Why the double tap?

I bet the breaker above it (unused) was tripping too often…:slight_smile:


Does seem odd. Many of the Cutler Hammer CH series 15 and 20 amp breakers are rated for two conductors of the same gauge. The fact that these breakers lack the amp rating in black ink on the ends of the handles leads me to believe that they have a bit of age on them (I think they started making black amp ratings in the early 90’s. before that they were embossed). Perhaps the empty breaker was nuisance tripping, as you suspect. The Cutler Hammer CH series is a famously high quality plug-on style breaker. It’s certainly the most expensive residential panel.

[Edited for spelling]

1979 Condominium…

It’s a 20 amp (recessed numbers on the tip)… :smiley:

So what do you write during such a finding? Technically, I see no particular violation. It does seem pretty obvious the the above breaker must have had some issue, and the conductor was moved down one. Do you just note this in your report, with no particular remedial action recommended?

“Doubled lugged breaker within the panelboard; It was almost certainly due to the breaker above it nuisance tripping. Monitor for issues with this breaker tripping as well. If such tripping is noted I recommend a licensed electrician replace both breakers (repeated tripping can cause them to trip prior to a real circuit overload) to ensure adequate load is available to all circuits.”

is what I have wrote so far…:roll:

What about the use of the white conductors on the devices to the right side?

Noted as well… just not any mystery there… :mrgreen:

It looks as though the empty breaker is not of the same vinatge as the others. Close but not quite. It may have been installed later.

I was thinking it’s a bit “polished” from the repeated resets (prior to moving the conductor, of course) but it looks as old as the rest in person…

I agree with Joe…those white conductors need to be re-identified and it appears that double tap regardless of the model…appears to have (2) different sizes running to it…but it could just be the angle.

Also I can’t tell behind the conductors on the left…but possibly some double luggin goin on with some grounded conductors…

That is the problem with guessing. It could be a breaker that was being saved for a load they never got around to adding, or are taking with them.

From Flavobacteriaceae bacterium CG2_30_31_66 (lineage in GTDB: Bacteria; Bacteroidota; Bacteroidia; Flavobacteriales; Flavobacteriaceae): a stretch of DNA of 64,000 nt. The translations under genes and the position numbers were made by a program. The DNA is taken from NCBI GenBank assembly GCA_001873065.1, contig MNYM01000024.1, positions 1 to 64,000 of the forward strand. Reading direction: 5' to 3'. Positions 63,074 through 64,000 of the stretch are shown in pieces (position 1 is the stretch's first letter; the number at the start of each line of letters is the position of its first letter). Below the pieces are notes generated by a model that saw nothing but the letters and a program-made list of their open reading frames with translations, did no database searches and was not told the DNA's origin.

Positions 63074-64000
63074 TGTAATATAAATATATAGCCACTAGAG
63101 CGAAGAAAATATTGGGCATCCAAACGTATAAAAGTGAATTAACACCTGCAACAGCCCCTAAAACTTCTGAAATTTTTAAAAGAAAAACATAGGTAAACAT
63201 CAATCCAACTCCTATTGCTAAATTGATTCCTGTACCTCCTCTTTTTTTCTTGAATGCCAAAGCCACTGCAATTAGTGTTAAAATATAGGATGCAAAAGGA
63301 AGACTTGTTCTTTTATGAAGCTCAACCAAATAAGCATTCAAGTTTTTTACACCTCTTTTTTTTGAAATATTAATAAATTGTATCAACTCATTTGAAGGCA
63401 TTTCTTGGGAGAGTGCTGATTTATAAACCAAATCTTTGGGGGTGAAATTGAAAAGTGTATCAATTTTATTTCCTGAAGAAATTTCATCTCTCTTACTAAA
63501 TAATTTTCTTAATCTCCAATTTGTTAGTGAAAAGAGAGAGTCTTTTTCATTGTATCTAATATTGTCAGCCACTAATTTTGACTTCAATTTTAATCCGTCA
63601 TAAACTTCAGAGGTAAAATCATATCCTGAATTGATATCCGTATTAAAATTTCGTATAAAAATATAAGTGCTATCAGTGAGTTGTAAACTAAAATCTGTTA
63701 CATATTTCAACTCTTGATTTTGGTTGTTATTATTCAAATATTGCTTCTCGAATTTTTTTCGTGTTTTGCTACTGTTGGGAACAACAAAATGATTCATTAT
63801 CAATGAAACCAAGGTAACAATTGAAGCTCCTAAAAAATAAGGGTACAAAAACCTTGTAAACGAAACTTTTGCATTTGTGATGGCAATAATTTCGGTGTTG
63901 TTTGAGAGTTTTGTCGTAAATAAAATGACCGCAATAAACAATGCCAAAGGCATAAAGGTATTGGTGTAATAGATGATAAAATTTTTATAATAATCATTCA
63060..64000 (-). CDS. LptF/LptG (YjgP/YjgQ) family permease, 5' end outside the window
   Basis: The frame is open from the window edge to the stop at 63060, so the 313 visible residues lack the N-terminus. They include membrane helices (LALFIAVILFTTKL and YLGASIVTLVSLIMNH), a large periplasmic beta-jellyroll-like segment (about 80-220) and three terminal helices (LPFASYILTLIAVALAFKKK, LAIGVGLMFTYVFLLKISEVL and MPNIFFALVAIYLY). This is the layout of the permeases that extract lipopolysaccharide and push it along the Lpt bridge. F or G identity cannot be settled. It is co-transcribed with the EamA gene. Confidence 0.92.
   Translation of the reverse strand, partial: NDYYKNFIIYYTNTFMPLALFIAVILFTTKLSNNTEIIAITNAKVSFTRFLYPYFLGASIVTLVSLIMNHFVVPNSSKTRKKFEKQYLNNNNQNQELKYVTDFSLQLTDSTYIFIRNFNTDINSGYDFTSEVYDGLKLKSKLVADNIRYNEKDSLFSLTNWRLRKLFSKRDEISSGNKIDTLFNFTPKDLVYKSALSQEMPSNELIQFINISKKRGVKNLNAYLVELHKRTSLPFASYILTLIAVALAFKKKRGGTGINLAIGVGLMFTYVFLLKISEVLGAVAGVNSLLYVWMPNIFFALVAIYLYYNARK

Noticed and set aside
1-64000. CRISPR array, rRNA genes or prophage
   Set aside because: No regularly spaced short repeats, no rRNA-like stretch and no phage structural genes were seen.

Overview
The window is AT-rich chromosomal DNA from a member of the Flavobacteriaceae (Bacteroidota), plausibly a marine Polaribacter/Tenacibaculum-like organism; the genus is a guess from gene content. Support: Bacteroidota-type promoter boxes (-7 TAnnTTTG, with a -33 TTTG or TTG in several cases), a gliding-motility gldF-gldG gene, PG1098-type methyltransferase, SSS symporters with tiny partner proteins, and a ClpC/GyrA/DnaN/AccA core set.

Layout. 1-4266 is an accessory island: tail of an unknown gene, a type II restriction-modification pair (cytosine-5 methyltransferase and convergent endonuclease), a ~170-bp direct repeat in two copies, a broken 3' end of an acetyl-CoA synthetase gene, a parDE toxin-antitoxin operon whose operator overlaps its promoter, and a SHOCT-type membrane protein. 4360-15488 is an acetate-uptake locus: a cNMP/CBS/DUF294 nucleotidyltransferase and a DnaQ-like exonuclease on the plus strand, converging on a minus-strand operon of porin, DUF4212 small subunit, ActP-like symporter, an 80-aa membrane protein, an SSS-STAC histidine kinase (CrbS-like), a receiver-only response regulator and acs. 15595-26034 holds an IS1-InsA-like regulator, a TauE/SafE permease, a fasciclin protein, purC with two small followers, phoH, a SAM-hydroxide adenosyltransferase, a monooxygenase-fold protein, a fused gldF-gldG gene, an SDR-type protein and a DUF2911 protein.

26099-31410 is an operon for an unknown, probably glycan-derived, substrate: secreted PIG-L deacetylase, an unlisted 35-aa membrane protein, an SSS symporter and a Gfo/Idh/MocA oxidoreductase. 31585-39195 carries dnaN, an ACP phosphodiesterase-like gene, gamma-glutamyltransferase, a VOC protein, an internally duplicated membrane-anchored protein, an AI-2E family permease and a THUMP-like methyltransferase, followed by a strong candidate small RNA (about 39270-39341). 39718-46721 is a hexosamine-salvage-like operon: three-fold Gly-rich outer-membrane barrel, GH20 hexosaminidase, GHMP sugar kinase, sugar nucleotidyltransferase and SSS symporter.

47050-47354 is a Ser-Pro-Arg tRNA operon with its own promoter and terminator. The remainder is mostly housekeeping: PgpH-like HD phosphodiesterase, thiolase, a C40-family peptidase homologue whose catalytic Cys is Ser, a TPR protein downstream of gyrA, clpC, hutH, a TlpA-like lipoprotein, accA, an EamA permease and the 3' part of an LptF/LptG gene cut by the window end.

Some real estate folks are smart enough to remove some homeowner added stuff before a sale. Where there any KO seals (or missing ones) in the panel?

There were ganged grounds but the neutral conductors were separated

Oh yes…never underestimate the WILL of a person who REALLY want’s to sell their home…lol

Condo is a FSBO (daughter was in it for 4 years at College of Charleston) buyer reports a “family friend” kept it up for her…

No missing knockouts…

Ok Micheal. You were there. I was not so I’ll take your word for it. It might just be the way it shows in the picture but here is what makes me think it was installed a little later.


Not that it really matters for the double tap.


The breaker was loose within the board as well and actually “rocked inward” a tad… I think you can see it a little in the general pic… The left edge is somewhat higher than the rest.



Got a quick one off thread a little — 60 amp service - with heat pump terminated very professionally in meter box with main service drop. It had a breaker within site of the pump

Since the meter box is sealed I could not see if the terminals were rated for a double tap which they are probably is not

In short this is a case of two master panels – This to me is wrong but from an electrical point of view I can not see a technical problem

If this is too much thread drift give me a PM – Doing the report as we speak



Ah! That explains every thing. It may even explain why the wire was moved.

Was the directory filled in, if it was properly identified it may direct you to the circuit it supplied. What if it was a kitchen circuit…

got ya covered…thanks for the call…!